Chevron’s cash flow
In the first nine months of 2016, CVX’s cash flow from operations stood at $8.9 billion, falling from $14.9 billion in the first nine months of 2015.
CVX’s cash outflow from investing stood at $13.9 billion in the first nine months of 2016, compared to $16.6 billion in the first nine months of 2015. However, its cash flows from financing stayed positive year-over-year, with $1.3 billion worth of inflows in the first nine months of 2016.
Chevron’s cash flow from financing activities mainly consisted of changing debt levels, dividend payments, and share buybacks until 2014. Chevron prioritizes dividend payments to its shareholders. CVX’s current dividend yield stands at 3.7%. Its peer ExxonMobil’s (XOM) dividend yield stands at 3.4%. Comparatively, BP (BP) and Royal Dutch Shell (RDS.A) have high dividend yields of 6.5% and 6.9%, respectively.
If you’re looking for exposure to high dividend stocks, you can consider the Vanguard High Dividend Yield ETF (VYM). The ETF also has ~10% exposure to energy sector stocks, including XOM and CVX.
Analyzing Chevron’s cash flow strategy
In the first nine months of 2016, Chevron generated $8.9 billion in cash from operations, but it had cash outflows of $14.1 billion in the form of capital expenditure and $6 billion in the form of dividends, amounting to a total of $20.1 billion.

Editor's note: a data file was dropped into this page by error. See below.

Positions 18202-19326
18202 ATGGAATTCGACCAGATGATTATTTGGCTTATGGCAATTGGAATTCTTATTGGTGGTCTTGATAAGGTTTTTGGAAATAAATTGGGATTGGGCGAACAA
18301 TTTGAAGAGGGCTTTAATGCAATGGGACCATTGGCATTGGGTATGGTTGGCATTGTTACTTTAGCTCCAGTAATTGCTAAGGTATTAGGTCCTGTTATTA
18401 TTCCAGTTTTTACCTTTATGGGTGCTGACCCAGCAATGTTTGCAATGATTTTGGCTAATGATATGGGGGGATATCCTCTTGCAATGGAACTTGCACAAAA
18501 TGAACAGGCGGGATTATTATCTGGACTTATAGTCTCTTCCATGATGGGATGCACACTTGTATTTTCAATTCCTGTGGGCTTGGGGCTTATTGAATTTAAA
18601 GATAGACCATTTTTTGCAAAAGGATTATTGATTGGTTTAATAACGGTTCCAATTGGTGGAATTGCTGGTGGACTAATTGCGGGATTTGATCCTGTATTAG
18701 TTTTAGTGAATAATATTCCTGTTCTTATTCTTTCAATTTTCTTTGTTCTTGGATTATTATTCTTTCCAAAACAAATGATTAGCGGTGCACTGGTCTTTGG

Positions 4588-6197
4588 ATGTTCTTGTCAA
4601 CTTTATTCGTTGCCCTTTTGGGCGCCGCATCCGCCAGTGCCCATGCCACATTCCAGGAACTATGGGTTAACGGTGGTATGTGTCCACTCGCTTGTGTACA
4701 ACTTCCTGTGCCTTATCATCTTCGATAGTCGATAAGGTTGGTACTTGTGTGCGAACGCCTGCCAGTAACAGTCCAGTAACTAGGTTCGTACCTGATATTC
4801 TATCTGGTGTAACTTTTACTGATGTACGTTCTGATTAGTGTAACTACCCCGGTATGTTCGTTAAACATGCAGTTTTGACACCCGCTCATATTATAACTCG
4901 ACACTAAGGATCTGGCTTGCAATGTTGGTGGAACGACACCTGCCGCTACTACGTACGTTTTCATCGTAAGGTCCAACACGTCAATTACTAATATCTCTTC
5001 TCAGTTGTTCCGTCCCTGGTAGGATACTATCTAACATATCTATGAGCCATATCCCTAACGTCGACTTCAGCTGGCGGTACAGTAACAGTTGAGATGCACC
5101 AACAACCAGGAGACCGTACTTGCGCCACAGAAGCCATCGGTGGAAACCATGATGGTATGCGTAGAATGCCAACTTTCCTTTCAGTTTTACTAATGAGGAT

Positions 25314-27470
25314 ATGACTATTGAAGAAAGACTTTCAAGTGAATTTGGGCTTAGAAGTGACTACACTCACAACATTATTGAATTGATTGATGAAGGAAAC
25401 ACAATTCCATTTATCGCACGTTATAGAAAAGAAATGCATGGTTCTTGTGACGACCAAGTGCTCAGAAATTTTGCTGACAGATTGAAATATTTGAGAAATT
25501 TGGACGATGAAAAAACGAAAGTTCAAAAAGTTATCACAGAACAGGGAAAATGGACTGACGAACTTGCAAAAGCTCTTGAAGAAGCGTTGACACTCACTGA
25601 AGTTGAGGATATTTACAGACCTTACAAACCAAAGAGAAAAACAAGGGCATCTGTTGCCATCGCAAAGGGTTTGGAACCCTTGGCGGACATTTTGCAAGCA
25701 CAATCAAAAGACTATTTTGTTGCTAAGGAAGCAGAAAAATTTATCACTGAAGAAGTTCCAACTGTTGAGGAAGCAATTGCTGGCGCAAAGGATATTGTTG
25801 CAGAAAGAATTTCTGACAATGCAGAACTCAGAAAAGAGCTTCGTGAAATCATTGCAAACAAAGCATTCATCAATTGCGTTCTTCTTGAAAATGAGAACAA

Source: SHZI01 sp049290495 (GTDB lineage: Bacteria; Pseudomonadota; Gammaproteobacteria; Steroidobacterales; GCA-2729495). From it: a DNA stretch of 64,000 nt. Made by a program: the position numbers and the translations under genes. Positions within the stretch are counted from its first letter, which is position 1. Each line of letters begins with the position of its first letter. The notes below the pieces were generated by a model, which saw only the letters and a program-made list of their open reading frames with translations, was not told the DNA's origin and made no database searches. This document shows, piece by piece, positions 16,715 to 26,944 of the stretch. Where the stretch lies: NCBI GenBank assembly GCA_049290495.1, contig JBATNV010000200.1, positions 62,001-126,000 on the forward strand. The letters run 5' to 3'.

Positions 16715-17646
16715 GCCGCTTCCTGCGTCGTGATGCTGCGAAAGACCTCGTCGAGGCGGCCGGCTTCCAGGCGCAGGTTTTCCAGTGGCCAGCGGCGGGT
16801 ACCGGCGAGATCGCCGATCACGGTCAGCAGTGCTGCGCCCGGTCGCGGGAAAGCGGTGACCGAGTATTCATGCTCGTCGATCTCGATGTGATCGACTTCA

So, how did the company make up for the difference of $11.2 billion in cash flow? Broadly, due to lower cash flow from operations, the company had to resort to fresh debt, divestments, and the utilization of its cash reserves.
Chevron’s cash proceeds from its asset sales stood at $2.2 billion in the first nine months of 2016. In the same period, it incurred $6.9 billion in additional debt. The remaining shortfall was mainly funded by drawing down its cash reserves. Chevron’s cash balance fell 43% year-over-year to $7.4 billion in the first nine months of 2016.
For how long will this strategy continue?
Chevron is likely to see an alteration in its cash flow plan on an improving oil price environment. Oil prices are spiking due to the efforts of oil producers to reduce the global supply glut. For more on this, read How Non-OPEC Production Cuts Could Drive Oil Rally.
With spiking oil prices and major projects coming online, higher production from a robust upstream portfolio should result in enhanced revenue and earnings for CVX, leading to better cash flow from operations.
Thus, going forward, oil prices will be key to Chevron’s liquidity position. For more on oil prices, read Crude Oil Makes New 2016 Highs: Following Oil-Weighted Stocks.